Reggie, wanted his dignity.
It was the "Life with Archie," storyline.
And he was grown up, out of college,
and all his friends were on their way to doing something.
And he was just drifting.
He didn't know where he was going
and all he wanted was a direction.
So, my job as the writer of the story was to push him off
and get him going in that direction.
- Dealing with characters, like you said
you've been reading for most of your life
and you kind of have a sense of who they are,
but I guess because we generally tend to think of things
as entertainment, we don't necessarily absorb
all of the nutrients of the story
and understand the characters the same way
that you have to as a writer.
So is this something that maybe,
when you are coming on to the book,
maybe you talk to the editor just to get a sense
of what they're looking for and then see how that maybe
can put those pieces together in your head?
- Well, for "Archie," it was a little easier
because I had a model to work off of.
Before the "Life with Archie" the magazine started,
there was the six issue,
Archie loves Betty, Archie loves Veronica storyline,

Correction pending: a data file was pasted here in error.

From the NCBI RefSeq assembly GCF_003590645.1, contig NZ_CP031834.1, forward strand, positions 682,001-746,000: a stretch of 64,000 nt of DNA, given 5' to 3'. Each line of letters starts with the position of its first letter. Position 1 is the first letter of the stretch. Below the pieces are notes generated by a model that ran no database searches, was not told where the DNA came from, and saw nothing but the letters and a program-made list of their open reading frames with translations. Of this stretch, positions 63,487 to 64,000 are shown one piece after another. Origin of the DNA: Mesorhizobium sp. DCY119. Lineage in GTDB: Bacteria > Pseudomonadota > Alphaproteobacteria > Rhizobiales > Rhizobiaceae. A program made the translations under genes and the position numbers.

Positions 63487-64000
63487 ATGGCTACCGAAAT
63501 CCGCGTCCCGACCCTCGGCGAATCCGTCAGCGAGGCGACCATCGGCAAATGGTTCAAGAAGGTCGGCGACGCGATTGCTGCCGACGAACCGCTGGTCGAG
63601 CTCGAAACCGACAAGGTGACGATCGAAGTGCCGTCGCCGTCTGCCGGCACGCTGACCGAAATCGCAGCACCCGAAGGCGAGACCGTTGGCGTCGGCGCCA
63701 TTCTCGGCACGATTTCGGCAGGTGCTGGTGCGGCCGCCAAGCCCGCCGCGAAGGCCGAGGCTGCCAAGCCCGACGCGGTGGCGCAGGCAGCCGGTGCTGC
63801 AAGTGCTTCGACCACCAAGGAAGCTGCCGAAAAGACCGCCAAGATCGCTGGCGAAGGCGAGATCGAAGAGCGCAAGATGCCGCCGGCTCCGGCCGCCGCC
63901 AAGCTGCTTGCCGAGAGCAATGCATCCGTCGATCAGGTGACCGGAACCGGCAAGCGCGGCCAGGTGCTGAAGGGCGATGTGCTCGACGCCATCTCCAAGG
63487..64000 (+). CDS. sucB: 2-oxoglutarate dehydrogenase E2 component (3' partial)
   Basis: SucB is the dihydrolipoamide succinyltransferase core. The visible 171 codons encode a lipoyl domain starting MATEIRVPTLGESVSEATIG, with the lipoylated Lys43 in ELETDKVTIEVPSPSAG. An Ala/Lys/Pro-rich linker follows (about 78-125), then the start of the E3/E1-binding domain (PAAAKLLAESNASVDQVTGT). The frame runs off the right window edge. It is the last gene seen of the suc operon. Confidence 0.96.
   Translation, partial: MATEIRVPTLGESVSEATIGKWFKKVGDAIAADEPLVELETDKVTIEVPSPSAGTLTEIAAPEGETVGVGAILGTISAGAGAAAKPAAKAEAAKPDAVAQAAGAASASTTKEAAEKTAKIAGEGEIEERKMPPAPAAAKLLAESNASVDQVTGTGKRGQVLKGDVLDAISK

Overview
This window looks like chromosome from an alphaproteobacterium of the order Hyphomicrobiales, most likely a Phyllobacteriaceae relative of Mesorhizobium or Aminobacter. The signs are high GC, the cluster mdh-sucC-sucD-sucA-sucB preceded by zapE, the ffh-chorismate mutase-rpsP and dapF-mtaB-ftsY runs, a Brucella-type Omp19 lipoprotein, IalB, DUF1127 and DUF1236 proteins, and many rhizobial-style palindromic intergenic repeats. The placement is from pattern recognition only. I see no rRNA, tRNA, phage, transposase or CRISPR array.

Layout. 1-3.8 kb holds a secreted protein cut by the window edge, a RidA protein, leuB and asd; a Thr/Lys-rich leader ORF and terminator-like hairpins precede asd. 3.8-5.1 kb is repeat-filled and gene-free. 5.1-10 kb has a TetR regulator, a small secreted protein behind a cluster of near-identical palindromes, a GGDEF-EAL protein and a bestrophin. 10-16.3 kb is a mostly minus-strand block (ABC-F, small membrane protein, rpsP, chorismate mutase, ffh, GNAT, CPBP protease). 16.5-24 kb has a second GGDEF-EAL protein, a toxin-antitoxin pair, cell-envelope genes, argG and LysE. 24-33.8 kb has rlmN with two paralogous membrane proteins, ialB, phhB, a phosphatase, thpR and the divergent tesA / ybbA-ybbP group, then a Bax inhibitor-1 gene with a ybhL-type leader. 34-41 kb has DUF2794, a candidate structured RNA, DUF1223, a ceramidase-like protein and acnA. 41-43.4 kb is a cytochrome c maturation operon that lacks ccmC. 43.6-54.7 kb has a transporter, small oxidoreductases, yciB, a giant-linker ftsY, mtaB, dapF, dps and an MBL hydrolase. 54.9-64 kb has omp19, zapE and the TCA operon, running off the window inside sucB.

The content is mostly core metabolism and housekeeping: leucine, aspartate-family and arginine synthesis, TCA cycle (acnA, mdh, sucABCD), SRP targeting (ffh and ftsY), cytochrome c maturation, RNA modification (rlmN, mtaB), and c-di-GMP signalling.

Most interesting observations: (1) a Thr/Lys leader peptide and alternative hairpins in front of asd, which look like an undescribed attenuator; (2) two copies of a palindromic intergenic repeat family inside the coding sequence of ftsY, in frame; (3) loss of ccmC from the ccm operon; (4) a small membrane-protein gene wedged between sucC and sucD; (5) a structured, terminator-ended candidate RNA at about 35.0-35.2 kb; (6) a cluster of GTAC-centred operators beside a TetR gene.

in "Archie" Comics starting the number 600
that Michael Uslan had set up.
So I kind of had a blueprint to work from on that.
But walking into a character
is kind of the job.
I've been doing that my whole life.
Someone says, you want to do a "Doctor Who" story?
Yeah, I'll do a "Doctor Who" story.
I never watched "Doctor Who"
but I learned what I needed to know
about "Doctor Who" to write a story.
And nobody came back to me afterwards and said,
you had no clue what you were doing, did you? [laughing]
The only time I've ever been stymied was "The Lone Ranger,"
could not get a beat on "The Lone Ranger."
There was nothing there for me to grasp.
But otherwise, you go in you watch.
I'm currently writing
a "Kolchak: The Night Stalker" pro story.
So I sat down and watched another episode or two
just to familiarize myself with his speech patterns
and things like that.
It's the job. - One of the things
that your book does touch on and what a brilliant segue
you provided me with was the shift from fan to pro.
And you talk about some of the behaviors
that you need to have as a professional,
versus like me, I might make some comics
at home on the weekend,
but I'm not ready to send my submission out to a publisher.
So if I'm looking to be a professional writer,
what sort of discipline what sort of approach should I take
when I'm looking at that blank page?
- You just have to do it.
Put a word on there.
Find a word, start it.
Write page one, panel one,
and then just start something.
You shouldn't be sitting down to write a story
without knowing where it's going to begin with.